Food and Drug Administration (FDA) (Laughren and Lee, 1992); both had been presented at a May 1992 meeting of the FDA Psychopharmacologic Drugs Advisory Committee (PDAC). The committee first analyzed the frequency of adverse events and then examined the frequency and nature of adverse events that led to the withdrawal of subjects from the trials (i.e., dropouts).
In 1992 Upjohn created a new database of safety information by reentering the data from the case-report forms for the 116 clinical trials in the NDA. FDA oversaw this effort and verified that ''there was a highly accurate transfer of pertinent data" from the case reports to the new database (Laughren and Lee, 1992, p. 9). Upjohn also developed an ISS using results from 79 studies (from among the 116 studies from the NDA, but without the Phase I studies and including the available postmarketing clinical trials) comparing approximately 4,000 subjects treated with Halcion (0.1 to 1.0 mg), 1,300 subjects treated with flurazepam (Dalmane; 15 to 30 mg), and 2,100 subjects treated with placebo.
A subset of the 116 studies was selected specifically to compare Halcion with placebo and another benzodiazepine hypnotic drug. That subset consisted of the 25 studies that (1) involved subjects with insomnia, (2) had a parallel-group design, (3) were at least 1 week in duration, and (4) involved placebo or flurazepam as the comparator drug. Upjohn used this subset of 25 studies in its comparative analysis in the ISS, and FDA used this subset in its analysis of dropouts. The IOM committee first examined Upjohn's comparative analysis of the frequency of adverse events as described in the ISS.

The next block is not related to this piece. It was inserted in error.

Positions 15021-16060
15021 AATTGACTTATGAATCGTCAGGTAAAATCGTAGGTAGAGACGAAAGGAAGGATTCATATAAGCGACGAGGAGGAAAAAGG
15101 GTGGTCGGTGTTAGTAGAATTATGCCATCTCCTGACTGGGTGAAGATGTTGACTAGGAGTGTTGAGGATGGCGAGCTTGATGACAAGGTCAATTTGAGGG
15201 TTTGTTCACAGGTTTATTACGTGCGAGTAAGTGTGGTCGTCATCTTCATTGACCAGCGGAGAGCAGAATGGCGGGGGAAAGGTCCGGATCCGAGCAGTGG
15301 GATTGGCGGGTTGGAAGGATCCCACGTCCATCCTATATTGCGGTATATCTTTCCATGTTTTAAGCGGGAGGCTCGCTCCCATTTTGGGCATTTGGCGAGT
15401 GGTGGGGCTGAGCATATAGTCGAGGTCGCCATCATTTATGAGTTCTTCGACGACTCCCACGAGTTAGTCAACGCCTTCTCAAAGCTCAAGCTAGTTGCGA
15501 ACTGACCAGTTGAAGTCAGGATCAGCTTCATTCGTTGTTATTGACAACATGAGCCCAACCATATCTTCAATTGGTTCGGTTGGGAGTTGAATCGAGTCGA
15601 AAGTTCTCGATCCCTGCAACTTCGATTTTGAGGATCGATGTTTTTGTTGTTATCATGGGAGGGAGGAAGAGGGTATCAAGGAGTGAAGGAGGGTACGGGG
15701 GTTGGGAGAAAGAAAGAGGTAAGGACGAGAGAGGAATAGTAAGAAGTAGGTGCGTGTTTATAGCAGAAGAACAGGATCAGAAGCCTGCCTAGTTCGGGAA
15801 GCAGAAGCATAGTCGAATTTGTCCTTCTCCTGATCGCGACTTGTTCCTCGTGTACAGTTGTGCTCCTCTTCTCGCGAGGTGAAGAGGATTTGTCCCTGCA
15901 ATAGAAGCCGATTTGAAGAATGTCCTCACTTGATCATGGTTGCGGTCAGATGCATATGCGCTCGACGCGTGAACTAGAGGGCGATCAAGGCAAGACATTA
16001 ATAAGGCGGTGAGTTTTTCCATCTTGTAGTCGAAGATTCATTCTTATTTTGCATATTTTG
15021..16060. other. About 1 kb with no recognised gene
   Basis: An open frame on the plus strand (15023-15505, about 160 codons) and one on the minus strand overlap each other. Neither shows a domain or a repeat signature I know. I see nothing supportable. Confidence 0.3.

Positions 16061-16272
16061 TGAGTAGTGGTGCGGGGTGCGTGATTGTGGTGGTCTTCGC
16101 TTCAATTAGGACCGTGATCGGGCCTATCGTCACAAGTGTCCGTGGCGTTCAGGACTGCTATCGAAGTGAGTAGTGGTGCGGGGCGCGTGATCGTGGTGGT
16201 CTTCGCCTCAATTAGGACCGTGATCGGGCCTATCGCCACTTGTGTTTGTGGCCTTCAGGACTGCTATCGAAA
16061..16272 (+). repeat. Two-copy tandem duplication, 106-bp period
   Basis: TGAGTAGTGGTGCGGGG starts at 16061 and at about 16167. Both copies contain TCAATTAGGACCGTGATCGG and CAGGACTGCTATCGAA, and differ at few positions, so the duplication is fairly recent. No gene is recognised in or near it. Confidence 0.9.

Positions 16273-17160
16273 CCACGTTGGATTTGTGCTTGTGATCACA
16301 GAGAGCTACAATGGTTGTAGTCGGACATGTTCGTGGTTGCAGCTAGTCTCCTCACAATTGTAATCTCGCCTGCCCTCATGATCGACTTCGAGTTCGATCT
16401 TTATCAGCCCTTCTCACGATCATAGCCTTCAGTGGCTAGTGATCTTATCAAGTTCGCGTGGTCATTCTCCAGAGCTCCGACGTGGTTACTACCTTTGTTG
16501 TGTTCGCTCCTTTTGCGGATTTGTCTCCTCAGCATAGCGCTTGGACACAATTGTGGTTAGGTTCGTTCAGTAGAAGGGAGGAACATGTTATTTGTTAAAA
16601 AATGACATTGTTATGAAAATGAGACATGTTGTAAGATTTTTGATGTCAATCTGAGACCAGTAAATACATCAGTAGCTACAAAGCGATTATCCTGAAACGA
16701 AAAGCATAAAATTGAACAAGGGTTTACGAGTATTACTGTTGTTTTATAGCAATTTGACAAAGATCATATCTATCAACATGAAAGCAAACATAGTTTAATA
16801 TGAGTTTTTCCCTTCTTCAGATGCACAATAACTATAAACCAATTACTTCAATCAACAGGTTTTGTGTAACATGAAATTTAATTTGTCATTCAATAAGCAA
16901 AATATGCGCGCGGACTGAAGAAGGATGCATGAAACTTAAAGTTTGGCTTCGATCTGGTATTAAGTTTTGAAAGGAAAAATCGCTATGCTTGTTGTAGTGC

Table 3-1 indicates the frequency of adverse events involving the central nervous system (CNS) from the 79 clinical trials in the ISS. Tables 3-2 through 3-5 present tabular summaries of the data from the subset of 25 studies using the following classifications: adult and geriatric insomniac populations, low and high doses, and shorter and longer durations. In reviewing these data, the committee made the following three observations.
Halcion at the currently recommended doses (0.125 and 0.25 mg) and for the shortest durations of use (1 to 7 days) has a safety profile comparable to those of both placebo and the lowest dose of flurazepam (15 mg), even for those undesirable events associated with the pharmacologic activity of benzodiazepines, namely, restlessness, nervousness, drowsiness, impaired coordination, light-headedness, and dizziness (Tables 3-2, 3-4, and 3-5). Rates of response for the most frequently occurring CNS-related adverse event (sedation or drowsiness) were 16.7, 23.5, and 11.3 percent for the three groups (Halcion, flurazepam, and placebo), respectively (see Table 3-1), Dizziness and headache were second and third most common adverse events. Other events of interest described in the tabulated summaries were impaired memory (at rates of 0.7, 0.5, and 0.2 percent, respectively) and impaired coordination (at rates of 3.4, 4.6, and 1.5 percent, respectively).